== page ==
Infoblox, a network appliance business, has claimed that over 50% of the Internets 'Domain Name System' (DNS) servers could be vulnerable to attack. Such servers typically allow you to view websites and use e-mail by translating your IP address into something more readable.
These days most new DNS servers are based off the relatively secure BIND9 system, which is a complete rewrite of the old nameserver code, library and tools. However many others are still using older systems that can be vulnerable to recursion and zone transfer related attacks:
Perhaps the most interesting part of the survey is the census of Internet name servers, which this year showed an estimated 11.7 million name servers. (Last year’s survey estimated 9 million, while the previous year’s estimate was 7.5 million.) Of these, about 70% ran the BIND name server. A higher percentage of these were the most recent version, BIND 9 (64.5% versus 60.7%), while the percentage of obsolete BIND 4 and BIND 8 name servers declined sharply (BIND 8 from 13.7% to 5.6%, BIND 4 from .4% to .2%).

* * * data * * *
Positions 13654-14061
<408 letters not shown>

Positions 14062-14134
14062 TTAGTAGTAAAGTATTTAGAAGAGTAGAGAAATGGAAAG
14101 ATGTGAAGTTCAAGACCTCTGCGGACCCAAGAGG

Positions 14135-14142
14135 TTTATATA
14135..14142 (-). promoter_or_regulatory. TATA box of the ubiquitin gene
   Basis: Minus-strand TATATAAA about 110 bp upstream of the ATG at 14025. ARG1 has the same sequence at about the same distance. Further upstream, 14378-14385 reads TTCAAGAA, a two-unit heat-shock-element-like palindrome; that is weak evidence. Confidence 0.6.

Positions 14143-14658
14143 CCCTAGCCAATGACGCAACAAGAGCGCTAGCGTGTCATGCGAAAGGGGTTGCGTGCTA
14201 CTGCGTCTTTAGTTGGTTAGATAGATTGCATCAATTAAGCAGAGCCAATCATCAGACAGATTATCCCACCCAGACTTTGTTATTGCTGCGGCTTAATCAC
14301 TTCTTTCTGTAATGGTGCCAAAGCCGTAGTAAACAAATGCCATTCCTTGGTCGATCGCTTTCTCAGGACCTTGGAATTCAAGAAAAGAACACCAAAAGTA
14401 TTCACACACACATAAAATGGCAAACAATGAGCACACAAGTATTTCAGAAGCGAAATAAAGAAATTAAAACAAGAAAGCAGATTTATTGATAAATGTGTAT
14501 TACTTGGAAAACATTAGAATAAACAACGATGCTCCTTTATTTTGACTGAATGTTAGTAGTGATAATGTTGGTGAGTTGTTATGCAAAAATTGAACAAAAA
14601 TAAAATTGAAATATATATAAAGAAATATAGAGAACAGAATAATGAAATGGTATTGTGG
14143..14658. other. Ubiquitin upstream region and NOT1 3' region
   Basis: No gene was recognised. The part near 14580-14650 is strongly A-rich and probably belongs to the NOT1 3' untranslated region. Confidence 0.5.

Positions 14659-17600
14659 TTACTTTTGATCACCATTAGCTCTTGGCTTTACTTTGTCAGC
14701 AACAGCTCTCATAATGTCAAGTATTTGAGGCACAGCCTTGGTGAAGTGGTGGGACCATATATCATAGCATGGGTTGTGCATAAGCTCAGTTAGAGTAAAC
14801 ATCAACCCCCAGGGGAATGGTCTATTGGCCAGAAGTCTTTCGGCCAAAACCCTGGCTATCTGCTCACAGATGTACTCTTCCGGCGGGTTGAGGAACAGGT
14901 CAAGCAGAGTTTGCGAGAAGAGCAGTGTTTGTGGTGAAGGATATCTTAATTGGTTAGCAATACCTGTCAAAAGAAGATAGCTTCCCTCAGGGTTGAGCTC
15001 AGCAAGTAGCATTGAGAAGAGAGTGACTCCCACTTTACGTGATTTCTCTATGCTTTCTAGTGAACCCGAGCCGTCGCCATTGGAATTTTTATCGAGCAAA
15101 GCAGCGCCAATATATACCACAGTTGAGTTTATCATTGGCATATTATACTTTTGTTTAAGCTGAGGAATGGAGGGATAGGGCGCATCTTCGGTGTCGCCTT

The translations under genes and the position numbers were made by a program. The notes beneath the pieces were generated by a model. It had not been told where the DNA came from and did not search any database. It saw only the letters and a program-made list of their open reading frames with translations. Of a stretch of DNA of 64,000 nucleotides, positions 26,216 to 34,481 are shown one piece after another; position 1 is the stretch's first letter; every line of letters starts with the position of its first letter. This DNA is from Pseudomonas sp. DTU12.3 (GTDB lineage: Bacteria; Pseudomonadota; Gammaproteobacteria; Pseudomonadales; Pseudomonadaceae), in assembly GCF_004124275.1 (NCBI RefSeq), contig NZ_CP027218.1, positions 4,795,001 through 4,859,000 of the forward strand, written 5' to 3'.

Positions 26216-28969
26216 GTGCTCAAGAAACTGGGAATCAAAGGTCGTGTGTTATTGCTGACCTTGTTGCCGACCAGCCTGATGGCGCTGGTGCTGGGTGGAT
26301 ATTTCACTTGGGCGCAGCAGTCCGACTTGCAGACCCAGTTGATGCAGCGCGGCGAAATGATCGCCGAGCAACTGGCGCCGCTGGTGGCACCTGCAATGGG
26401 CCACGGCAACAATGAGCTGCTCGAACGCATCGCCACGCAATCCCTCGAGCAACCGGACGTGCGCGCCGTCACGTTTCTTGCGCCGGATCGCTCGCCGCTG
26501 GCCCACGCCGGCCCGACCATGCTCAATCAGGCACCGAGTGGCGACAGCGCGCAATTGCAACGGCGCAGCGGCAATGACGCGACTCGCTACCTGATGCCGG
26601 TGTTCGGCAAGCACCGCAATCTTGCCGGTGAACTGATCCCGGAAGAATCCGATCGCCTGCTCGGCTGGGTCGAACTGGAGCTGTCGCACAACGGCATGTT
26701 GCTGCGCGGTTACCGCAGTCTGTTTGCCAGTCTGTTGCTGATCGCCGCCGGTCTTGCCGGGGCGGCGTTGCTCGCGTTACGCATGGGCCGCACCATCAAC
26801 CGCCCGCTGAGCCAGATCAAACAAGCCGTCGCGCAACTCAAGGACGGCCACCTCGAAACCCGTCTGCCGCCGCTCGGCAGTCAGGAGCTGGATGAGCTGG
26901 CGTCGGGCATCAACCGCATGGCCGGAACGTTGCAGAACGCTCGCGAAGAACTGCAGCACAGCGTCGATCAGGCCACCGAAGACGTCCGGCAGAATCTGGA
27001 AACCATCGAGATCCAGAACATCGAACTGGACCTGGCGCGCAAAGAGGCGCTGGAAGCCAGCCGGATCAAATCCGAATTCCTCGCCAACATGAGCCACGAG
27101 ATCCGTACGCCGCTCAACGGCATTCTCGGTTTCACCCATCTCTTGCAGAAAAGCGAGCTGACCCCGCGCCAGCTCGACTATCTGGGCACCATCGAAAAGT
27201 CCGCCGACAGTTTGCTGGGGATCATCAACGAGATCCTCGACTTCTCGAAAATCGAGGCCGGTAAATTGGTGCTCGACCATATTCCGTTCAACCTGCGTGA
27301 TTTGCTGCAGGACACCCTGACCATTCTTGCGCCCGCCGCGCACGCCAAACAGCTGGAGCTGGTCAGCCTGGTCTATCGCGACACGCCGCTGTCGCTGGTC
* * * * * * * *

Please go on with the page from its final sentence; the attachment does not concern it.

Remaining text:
The Microsoft DNS Server’s share continued its dramatic decline, from about 4.6% to 2.7%. Perhaps this is because administrators have become warier of exposing the Microsoft DNS Server and Windows operating systems directly to the Internet.
Return to hosting news headlines
View Hosting News Archive